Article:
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March 27, 1926


JAMA. 1926;86(13):970-971. doi:10.1001/jama.1926.02670390050033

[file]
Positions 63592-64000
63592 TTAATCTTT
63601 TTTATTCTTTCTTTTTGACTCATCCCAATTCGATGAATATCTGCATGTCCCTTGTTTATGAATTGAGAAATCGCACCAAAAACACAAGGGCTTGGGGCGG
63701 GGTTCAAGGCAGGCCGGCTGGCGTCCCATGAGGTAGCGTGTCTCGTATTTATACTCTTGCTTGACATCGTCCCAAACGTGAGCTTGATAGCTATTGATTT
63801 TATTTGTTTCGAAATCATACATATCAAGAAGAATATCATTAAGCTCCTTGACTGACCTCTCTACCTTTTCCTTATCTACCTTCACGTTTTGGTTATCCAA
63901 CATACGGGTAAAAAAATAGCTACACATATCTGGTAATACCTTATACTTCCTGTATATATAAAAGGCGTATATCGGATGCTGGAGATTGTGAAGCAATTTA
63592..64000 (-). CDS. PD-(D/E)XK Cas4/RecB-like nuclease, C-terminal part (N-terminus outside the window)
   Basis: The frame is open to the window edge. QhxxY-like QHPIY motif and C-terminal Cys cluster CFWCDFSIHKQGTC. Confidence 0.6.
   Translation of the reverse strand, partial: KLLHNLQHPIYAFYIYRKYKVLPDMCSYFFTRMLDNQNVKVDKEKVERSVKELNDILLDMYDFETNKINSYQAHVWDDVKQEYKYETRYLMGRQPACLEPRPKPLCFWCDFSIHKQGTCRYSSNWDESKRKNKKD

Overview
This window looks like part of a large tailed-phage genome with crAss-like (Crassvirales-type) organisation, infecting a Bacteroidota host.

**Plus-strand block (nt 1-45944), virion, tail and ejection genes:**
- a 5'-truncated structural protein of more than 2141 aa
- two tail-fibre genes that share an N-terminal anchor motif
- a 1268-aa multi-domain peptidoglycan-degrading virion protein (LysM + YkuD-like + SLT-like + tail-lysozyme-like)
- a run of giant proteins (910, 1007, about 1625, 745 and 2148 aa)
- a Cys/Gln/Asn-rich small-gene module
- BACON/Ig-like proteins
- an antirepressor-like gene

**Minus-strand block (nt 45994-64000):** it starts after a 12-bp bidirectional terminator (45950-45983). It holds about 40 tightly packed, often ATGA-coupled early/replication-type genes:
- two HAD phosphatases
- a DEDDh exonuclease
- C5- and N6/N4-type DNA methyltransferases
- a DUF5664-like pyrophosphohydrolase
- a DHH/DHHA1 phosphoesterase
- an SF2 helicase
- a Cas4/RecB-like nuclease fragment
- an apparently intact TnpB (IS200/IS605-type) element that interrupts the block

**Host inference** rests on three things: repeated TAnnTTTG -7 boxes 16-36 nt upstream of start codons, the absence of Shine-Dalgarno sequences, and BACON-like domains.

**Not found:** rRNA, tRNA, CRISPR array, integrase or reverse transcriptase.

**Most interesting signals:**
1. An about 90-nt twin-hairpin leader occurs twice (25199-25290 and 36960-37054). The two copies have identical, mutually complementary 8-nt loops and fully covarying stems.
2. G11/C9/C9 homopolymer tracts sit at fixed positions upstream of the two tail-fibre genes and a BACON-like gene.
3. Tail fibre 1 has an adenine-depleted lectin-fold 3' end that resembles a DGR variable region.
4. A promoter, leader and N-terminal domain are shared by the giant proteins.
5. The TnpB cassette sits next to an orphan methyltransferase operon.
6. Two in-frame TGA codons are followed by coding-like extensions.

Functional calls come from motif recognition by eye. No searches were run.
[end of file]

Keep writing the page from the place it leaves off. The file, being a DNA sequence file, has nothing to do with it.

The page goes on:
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To the Editor:  —In The Journal, February 6, appears my paper on this subject, followed by an elaborate discussion, the latter carrying the inference that the program outlined by the Department of the Interior through its Indian Bureau did not admit of practical application. The reports of the bureau since those remarks were made have shown accomplishments decidedly in advance of what were anticipated, and I take this opportunity to ask that you give publicity to the additional facts supplied to me by Assistant Commissioner Merritt. In the declining days of 1925, he informed me that in 1925 some 68,223 Indians were examined for trachoma, of whom 14,036 were found to have the disease. There were performed 8,455 operations, and 5,581 cases were treated otherwise. This represents only the trachoma work of the special physicians detailed for this purpose. All the Indian Bureau's physicians took part in the program, but

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